Wednesday July 13, 2016

San Lorenzo River
Tens of thousands of steelhead previously migrated through Santa Cruz on their way up the San Lorenzo River, and anglers would line the banks to fish in one of Northern California’s most popular spots. Nowadays, salmonids are not so plentiful in Santa Cruz County: both the local steelhead and coho salmon are listed under the Endangered Species Act. Last spring, FISHBIO joined a walking tour of the San Lorenzo River watershed organized by the Coastal Watershed Council and the Monterey Bay Salmon and Trout Project (MBSTP), a non-profit dedicated to enhancement and restoration of native salmonids in the greater Monterey Bay area. Barry Burt, a retired teacher and coordinator for MBSTP’s Salmon and Trout Education Program, gave us a tour of the San Lorenzo River beginning at the Felton Diversion Dam, an inflatable dam near Henry Cowell State Park.
San Lorenzo River inflatible diversion dam
Each year when salmonids migrate back up the river, the MBSTP uses a trap on the fish ladder at this diversion dam to gather wild fish (with adipose fins intact) for hatchery broodstock. The organization operates a hatchery that raises coho and steelhead for release in local rivers and streams. Some of the coho raised at the hatchery are released into the Scott Creek watershed, which has an extensive fisheries monitoring program led by the National Marine Fisheries Service. We continued to walk downstream through the state park to visit sites that steelhead regularly use for spawning. Burt cautioned that many park visitors have stepped into these shallow pools and riffles without realizing they may be standing on top of a steelhead redd (nest). Steelhead and coho smolts mainly migrate out of the river between March and May, and whether they will reach the ocean depends on whether the sand bar has closed on the San Lorenzo River’s intermittent estuary.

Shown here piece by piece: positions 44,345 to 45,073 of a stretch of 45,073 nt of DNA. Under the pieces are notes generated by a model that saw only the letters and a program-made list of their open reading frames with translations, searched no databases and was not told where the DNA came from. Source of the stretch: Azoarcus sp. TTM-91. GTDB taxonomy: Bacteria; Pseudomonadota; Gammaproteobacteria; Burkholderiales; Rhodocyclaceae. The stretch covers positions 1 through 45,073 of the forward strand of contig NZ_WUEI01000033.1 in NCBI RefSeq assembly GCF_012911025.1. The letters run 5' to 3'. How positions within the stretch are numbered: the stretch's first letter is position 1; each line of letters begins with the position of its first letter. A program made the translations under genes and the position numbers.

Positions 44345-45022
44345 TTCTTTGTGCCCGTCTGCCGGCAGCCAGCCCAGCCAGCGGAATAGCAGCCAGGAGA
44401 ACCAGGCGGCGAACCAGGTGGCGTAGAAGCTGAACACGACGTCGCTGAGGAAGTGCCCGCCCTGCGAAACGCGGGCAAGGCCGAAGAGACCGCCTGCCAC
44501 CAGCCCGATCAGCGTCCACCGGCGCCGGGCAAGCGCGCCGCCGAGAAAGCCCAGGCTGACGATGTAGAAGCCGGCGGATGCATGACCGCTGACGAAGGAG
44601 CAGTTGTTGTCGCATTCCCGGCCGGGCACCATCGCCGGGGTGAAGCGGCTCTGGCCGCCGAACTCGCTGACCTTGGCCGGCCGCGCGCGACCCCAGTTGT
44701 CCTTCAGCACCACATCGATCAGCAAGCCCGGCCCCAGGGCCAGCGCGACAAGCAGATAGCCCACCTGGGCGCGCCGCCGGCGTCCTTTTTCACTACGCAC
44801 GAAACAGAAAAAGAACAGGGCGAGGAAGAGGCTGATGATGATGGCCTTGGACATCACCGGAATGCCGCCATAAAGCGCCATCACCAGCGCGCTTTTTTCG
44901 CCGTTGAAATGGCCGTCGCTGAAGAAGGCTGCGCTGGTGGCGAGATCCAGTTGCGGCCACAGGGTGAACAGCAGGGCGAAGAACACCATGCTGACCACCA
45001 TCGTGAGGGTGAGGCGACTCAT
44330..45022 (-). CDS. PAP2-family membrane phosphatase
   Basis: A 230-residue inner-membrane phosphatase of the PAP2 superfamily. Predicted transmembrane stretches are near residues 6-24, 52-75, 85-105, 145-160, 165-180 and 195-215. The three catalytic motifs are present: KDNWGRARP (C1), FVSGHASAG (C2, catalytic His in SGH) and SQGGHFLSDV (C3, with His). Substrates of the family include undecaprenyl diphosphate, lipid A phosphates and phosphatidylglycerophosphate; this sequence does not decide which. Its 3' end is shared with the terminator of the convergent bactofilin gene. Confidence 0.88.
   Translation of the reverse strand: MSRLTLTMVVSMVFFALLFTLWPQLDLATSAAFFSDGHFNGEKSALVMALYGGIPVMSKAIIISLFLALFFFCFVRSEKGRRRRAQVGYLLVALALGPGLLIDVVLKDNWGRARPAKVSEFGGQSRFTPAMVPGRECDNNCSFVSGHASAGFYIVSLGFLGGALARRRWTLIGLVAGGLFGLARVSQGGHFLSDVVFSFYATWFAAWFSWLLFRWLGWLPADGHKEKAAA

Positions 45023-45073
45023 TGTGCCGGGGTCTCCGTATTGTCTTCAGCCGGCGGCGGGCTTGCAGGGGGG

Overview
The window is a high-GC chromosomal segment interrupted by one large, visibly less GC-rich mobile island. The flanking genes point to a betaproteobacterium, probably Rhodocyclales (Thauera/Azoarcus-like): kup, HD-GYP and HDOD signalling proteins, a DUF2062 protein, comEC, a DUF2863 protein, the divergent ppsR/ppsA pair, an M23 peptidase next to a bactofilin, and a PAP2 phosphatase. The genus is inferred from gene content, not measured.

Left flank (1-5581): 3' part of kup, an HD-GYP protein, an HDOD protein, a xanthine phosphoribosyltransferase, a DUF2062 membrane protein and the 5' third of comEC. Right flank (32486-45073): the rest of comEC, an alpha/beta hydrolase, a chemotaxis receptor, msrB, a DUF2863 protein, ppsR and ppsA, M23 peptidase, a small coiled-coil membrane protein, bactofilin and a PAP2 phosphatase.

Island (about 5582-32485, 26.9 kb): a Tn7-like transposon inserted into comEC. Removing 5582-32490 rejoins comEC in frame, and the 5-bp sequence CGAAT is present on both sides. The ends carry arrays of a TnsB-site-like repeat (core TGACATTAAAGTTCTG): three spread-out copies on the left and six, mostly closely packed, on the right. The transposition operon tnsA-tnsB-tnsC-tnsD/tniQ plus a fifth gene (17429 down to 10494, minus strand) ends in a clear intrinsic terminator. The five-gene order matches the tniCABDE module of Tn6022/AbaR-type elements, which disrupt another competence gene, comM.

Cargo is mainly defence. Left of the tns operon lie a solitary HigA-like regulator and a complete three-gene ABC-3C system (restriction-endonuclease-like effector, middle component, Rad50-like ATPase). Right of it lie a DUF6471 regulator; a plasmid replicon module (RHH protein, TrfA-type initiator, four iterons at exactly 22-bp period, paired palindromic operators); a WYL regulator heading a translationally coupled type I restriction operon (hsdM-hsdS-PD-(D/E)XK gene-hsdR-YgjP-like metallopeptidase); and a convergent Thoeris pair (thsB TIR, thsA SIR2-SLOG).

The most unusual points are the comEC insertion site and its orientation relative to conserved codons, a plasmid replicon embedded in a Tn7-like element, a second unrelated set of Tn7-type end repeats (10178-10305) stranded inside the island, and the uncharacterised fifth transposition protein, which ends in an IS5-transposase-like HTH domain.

Loch Lomond Reservoir
Steelhead are not the only thing collected at the diversion dam: it is also a vital part of the water system for the City of Santa Cruz, which completely relies on rainfall, runoff and groundwater. The city’s drinking water takes a bit of a rollercoaster ride. Rain falls in the watershed and collects in tributaries to the San Lorenzo, where it moves downstream until it reaches the diversion dam. At certain times of the year, water is pumped from the diversion dam back uphill to Loch Lomond, a reservoir in the Santa Cruz mountains. This reservoir not only holds the drinking water for the City of Santa Cruz, but it also offers recreational fishing, hiking and boating (but no swimming! It’s our drinking water after all…). When the water is needed, it is sent back down the mountain to a treatment facility and then to our faucets. The water we use continues its journey through the city’s waste water treatment plant, and then moves out to join the steelhead and coho in the Pacific Ocean.

Link copied successfully